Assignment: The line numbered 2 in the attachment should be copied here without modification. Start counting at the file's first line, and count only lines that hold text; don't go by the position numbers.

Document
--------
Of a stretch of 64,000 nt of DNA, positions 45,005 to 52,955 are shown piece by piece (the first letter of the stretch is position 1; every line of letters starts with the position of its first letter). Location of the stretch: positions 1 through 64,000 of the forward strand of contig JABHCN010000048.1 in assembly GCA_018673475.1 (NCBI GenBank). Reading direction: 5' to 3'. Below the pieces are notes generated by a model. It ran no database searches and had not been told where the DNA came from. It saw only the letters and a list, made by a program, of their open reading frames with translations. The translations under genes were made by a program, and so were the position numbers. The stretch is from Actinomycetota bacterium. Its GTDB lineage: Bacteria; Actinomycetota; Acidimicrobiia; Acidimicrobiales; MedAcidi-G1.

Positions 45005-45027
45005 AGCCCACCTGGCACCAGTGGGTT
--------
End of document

Positions 45005-45027